There are definitely times during Ron Paul's Meet The Press interview where you wonder how it is that Paul got to me the protest candidate while Russert is the voices of sober-minded sensibleness:
MR. RUSSERT: So if Iran invaded Israel, what do we do?
REP. PAUL: Well, they're not going to. That is like saying "Iran is about to invade Mars." I mean, they have nothing. They don't have an army or navy or air force. And Israelis have 300 nuclear weapons. Nobody would touch them. But, no, if, if it were in our national security interests and Congress says, "You know, this is very, very important, we have to declare war." But presidents don't have the authority to go to war.
Of course, Iran also lacks a land border with Israel so unless their uranium enrichment program winds up leading to the development of a teleportation device (or, more precisely, the Heisenberg compensator you'd need to make it work) we probably don't need to worry. On the other hand, though, you get this:
MR. RUSSERT: Let me ask you about race, because I, I read a speech you gave in 2004, the 40th anniversary of the Civil Rights Act. And you said this: "Contrary to the claims of" "supporters of the Civil Rights Act of" '64, "the act did not improve race relations or enhance freedom. Instead, the forced integration dictated by the Civil Rights Act of" '64 "increased racial tensions while diminishing individual liberty." That act gave equal rights to African-Americans to vote, to live, to go to lunch counters, and you seem to be criticizing it.[...]
MR. RUSSERT: You would vote against the Civil Rights Act if, if it was today?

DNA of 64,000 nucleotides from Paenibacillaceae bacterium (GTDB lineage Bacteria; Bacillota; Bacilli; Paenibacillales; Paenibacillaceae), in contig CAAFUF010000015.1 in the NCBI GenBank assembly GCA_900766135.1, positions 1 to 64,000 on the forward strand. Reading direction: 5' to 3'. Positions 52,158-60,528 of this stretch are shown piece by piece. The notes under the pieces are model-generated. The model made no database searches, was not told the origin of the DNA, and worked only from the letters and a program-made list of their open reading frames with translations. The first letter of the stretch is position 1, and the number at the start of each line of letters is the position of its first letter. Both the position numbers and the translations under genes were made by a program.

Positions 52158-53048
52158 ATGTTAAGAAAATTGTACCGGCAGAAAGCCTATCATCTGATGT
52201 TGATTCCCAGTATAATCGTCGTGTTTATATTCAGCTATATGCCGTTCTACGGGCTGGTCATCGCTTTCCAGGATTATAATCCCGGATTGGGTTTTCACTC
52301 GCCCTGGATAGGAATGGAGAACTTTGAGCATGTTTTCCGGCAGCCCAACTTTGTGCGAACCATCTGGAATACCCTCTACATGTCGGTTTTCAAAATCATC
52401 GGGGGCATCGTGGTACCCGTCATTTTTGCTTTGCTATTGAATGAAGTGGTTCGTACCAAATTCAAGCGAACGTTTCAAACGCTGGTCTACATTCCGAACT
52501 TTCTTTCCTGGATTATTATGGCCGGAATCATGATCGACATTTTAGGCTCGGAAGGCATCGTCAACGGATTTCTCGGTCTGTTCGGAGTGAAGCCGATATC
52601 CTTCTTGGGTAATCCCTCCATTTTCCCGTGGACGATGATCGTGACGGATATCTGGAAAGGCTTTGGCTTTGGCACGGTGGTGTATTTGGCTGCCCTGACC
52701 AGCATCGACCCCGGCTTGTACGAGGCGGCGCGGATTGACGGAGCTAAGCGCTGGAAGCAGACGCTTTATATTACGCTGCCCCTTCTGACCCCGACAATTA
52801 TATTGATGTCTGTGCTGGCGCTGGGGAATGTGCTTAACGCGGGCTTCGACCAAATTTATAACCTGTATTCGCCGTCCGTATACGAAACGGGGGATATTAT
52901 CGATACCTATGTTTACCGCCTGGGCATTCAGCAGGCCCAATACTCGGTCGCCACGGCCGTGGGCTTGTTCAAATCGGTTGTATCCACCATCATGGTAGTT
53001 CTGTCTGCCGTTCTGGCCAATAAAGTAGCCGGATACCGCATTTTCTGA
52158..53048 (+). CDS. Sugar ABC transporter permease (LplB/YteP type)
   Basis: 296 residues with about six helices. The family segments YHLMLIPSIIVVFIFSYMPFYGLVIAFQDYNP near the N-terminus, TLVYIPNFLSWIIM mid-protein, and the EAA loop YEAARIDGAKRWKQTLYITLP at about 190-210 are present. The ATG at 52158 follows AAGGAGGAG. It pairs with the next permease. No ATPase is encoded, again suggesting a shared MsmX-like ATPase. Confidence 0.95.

REP. PAUL: If it were written the same way, where the federal government's taken over property--has nothing to do with race relations. It just happens, Tim, that I get more support from black people today than any other Republican candidate, according to some statistics. And I have a great appeal to people who care about personal liberties and to those individuals who would like to get us out of wars. So it has nothing to do with racism, it has to do with the Constitution and private property rights.
Now Paul is right to say that this is just an area where libertarian ideology and white supremacist ideology just so happens to overlap, but there you have it -- overlap
with white supremacist ideology. And then there's this:
MR. RUSSERT: I was intrigued by your comments about Abe Lincoln. "According to Paul, Abe Lincoln should never have gone to war; there were better ways of getting rid of slavery."
REP. PAUL: Absolutely. Six hundred thousand Americans died in a senseless civil war. No, he shouldn't have gone, gone to war. He did this just to enhance and get rid of the original intent of the republic. I mean, it was the--that iron, iron fist..
MR. RUSSERT: We'd still have slavery.
REP. PAUL: Oh, come on, Tim. Slavery was phased out in every other country of the world. And the way I'm advising that it should have been done is do like the British empire did. You, you buy the slaves and release them. How much would that cost compared to killing 600,000 Americans and where it lingered for 100 years? I mean, the hatred and all that existed. So every other major country in the world got rid of slavery without a civil war. I mean, that doesn't sound too radical to me. That sounds like a pretty reasonable approach.
Obviously, yes, there were better ways to end slavery. That's why Abraham Lincoln didn't run on a platform that said "let's have a bloody civil war!" Rather, his idea was to prevent the expansion of slavery into new territories and try to nudge the country in the direction of compensated emancipation. The South, though, decided that rather than abide by the results of the election, they would secede from the country and establish a new herrenvolk democracy committed to slavery uber alles. They, not Lincoln, put resolution of the slavery issue through the political process out of reach.
Photo by Flickr user Jayel Aheram used under a Creative Commons license